If you have a Pi Zero, One, or Two, this will let you connect to the Pi over USB as if its an ethernet connection. This uses something called “Linux USB gadget mode” which is a fancy way of saying your USB connection acts like an ethernet network. Unfortunately for Pi3 users, you would have to use standard ethernet or wifi.

From the Getting Started Nerves Docs:

The RPi3B/B+ does not have USB gadget mode capability, but you can make a network connection using either wired or wireless Ethernet.

The Nerves docs in the link above have information on how to connect using wifi/wired ethernet. I like the USB cable method, but for some it may be easier to just use the ethernet.

If your computer successfully connects to the Pi, then in your network settings, you should see something like a “CDC Composite Gadget” connection and you should be assigned an IP address. On my Macbook Pro, it looks like this:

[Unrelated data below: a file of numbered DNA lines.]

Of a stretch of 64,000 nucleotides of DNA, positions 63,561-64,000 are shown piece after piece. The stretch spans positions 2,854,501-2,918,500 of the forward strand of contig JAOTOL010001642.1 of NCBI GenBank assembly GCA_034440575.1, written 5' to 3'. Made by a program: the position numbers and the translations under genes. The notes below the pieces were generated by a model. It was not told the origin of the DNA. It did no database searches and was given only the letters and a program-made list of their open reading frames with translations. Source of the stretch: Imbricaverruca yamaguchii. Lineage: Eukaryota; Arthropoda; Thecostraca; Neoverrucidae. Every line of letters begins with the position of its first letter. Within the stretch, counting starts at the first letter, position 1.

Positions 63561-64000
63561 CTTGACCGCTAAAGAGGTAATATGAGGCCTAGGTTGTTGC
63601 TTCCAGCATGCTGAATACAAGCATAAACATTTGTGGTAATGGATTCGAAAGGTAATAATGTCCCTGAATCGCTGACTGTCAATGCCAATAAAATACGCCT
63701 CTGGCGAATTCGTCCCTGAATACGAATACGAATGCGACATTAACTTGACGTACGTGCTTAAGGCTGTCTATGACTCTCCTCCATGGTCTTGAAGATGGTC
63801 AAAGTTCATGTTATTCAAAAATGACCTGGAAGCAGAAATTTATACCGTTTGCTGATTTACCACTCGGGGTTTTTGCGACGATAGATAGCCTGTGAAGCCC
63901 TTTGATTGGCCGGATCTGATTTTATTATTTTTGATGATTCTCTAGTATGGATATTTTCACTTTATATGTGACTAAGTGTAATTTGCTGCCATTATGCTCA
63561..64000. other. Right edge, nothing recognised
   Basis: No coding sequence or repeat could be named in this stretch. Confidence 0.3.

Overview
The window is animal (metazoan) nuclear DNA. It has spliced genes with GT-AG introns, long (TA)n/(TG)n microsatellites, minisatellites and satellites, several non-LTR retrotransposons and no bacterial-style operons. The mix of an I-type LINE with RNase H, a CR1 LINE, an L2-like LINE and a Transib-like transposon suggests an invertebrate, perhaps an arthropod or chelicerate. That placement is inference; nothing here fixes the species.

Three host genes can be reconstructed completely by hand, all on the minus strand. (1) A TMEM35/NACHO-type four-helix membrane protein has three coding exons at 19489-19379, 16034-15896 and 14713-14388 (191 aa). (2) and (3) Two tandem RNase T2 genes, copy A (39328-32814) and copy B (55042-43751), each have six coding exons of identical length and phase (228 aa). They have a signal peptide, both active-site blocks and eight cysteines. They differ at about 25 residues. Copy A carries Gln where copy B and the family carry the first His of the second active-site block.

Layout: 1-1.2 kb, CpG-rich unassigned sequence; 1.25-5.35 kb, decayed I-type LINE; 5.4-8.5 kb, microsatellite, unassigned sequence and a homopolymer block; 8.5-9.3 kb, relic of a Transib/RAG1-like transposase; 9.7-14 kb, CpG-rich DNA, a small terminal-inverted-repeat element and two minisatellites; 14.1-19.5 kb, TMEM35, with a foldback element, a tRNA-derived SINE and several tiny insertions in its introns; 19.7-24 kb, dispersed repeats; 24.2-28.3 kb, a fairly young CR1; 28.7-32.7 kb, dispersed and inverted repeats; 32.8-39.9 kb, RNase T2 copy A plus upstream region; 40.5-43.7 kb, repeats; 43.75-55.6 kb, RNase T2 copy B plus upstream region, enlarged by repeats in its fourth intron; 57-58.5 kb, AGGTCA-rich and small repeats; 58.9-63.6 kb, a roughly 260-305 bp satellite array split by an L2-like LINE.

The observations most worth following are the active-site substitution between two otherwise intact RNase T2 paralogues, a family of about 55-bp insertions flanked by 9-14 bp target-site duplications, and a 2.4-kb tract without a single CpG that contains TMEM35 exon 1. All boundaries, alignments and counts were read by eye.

Note: If you see the device, but it says “not connected” or has a self-assigned IP, you might try using the “Renew DHCP lease” to resolve the issue. On the screen above, I just hit “Advanced” to find the Renew button. Keep in mind that your computer is considered the DHCP client in this configuration, so you are requesting an IP from the Pi. I’ve had to do this more than once, when reconnecting my USB cable to the Pi or switching between projects.

And of course, you can always ping it. Nerves will setup a sort of “virtual host” specific to your application for the IP address of the Pi. The default host is nerves.local so we can just ping that:

ping nerves.local
PING nerves.local ( 56 data bytes
64 bytes from icmp_seq=0 ttl=64 time=0.673 ms
64 bytes from icmp_seq=1 ttl=64 time=0.675 ms
--- nerves.local ping statistics ---
2 packets transmitted, 2 packets received, 0.0% packet loss